At the start of an interview, build rapport with the candidate. Make the interviewee feel comfortable and at ease. It is during this time that you are most likely to wander upon inadvisable topics such as marital status, country of origin, etc., so it is good to prepare some rapport building questions in advance.
Examples of “Icebreakers” to build rapport at the start of an interview.
Q. Tell me a little about yourself.
Q. I hope you’ve been able to enjoy the great weather we’ve been having.
Q. Did you have any trouble finding our office?
Q. Can I offer you a glass of water or coffee?
Q. I like your briefcase, did you get it locally?
Next, provide background information about the open position and the University to the interviewee.
Then, communicate expectations of how the rest of the interview will flow. Tell the interviewee you will be giving behavior-based questions and that you will be taking notes on responses, etc. Explain that you are looking for specific examples of behavior demonstrated in the past.
Note: The first three steps of the interview should comprise approximately 3-5 minutes of a 60 minute interview.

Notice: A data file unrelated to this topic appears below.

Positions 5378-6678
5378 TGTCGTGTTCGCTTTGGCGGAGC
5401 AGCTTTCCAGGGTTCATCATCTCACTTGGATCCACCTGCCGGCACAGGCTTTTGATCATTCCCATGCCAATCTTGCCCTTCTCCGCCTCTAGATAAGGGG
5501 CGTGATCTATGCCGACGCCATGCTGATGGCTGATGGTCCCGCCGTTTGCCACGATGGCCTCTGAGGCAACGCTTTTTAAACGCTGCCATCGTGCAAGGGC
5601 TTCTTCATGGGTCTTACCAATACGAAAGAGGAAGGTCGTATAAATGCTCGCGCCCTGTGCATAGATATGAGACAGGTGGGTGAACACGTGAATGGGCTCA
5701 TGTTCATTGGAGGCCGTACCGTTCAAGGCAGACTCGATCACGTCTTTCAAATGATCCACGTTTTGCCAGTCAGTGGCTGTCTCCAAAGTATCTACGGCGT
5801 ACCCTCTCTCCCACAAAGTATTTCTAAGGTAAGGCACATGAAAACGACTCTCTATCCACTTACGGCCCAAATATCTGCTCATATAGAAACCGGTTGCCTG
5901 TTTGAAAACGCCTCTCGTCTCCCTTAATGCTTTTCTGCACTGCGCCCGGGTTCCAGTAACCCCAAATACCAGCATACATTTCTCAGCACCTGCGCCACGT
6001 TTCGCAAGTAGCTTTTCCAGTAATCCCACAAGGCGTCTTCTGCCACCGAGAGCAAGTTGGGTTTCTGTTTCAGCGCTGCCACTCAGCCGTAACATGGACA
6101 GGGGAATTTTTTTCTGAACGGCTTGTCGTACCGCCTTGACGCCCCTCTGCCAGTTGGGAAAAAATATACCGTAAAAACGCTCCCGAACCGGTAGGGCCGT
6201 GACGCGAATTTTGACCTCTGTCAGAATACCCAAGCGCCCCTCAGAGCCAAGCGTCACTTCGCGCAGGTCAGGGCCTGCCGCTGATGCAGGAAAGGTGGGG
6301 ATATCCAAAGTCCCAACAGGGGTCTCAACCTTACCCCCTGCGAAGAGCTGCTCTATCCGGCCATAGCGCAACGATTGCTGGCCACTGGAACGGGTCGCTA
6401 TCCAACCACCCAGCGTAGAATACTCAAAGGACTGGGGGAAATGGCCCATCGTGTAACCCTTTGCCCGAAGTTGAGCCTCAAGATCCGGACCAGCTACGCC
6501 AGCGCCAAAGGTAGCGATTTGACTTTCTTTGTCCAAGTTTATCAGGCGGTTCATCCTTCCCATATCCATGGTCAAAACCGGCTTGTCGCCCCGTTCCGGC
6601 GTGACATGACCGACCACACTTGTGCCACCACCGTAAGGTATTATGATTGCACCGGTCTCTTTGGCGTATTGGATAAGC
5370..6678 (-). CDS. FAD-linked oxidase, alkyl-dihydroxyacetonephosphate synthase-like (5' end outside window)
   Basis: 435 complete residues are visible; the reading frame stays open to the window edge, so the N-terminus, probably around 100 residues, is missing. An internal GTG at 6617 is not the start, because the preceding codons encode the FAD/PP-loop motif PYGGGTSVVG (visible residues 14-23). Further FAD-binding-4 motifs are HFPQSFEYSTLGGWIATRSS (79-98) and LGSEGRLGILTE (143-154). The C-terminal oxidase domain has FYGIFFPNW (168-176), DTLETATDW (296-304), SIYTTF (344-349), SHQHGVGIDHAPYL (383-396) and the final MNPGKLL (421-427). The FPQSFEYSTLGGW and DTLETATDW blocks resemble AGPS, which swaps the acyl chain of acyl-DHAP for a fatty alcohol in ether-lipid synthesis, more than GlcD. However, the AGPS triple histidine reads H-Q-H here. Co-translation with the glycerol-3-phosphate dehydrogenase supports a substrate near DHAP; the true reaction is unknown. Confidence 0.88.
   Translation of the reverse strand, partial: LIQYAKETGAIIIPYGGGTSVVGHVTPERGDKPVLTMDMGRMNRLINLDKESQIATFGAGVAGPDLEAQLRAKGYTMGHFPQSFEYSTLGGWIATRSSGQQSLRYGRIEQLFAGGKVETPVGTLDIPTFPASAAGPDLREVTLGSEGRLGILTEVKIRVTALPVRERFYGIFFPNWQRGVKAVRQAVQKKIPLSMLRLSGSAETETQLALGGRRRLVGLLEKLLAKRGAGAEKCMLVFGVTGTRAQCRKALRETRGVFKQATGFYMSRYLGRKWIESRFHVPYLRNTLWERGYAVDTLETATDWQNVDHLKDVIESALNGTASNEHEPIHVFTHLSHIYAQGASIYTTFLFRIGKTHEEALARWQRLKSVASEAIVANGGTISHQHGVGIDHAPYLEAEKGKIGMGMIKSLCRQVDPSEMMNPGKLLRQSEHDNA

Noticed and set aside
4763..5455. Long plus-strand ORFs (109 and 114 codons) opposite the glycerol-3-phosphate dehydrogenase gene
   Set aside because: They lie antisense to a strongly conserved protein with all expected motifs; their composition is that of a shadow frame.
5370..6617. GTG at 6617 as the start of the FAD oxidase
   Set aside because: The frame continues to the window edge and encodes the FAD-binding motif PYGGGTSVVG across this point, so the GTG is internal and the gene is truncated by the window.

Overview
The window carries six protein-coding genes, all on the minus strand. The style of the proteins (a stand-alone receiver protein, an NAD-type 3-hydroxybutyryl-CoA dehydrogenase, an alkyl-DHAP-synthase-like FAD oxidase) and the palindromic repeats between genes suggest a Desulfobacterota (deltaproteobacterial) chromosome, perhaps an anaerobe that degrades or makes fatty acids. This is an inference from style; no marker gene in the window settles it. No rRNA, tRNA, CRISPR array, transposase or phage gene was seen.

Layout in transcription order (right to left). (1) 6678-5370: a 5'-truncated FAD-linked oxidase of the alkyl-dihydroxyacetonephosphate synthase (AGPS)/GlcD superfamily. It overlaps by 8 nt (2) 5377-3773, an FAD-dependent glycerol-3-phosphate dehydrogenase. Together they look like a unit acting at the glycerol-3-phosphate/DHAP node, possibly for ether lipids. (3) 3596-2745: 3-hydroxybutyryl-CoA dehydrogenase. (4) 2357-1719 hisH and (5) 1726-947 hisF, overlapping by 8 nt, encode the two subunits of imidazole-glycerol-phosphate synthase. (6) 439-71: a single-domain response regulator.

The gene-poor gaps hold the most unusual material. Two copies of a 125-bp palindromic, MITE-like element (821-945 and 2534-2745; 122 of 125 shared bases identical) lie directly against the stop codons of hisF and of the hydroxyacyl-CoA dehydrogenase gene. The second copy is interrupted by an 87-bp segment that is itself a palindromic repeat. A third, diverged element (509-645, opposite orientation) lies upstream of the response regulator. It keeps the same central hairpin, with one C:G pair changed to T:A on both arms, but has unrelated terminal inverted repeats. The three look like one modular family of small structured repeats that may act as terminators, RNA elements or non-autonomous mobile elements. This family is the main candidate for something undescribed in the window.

Ask your pre-selected interview questions. See Sample Interview Questions for assistance.
- You may want to begin with more traditional questions regarding the candidate’s resume in order to obtain basic background information. Once again, make sure to prepare these questions in advance.
- Next, ask your behavior-based questions (make sure to take good notes as this is where you will gain the most information about the applicant).
Note: Step 4 should constitute approximately 45 minutes of a 60 minute interview.
Give the candidate a chance to ask questions. Most candidates have prepared questions to ask to show that they are interested in UNI.
Note: Step 5 should take approximately 10 minutes of a 60 minute interview.
- Take a few minutes to “sell” the University, providing reasons why it’s a great place to work.
- Communicate when the applicant can expect to hear back from you and how things will proceed following the interview.
The more prepared for the interview you are, and the more professionally administered the interview is, the
better impression you will make on your job candidates, and the more legally defensible the search process will be.
“How to Choose the Right Person for the Right Job Every Time,” by Lori Davila and Louise Kursmark (2005).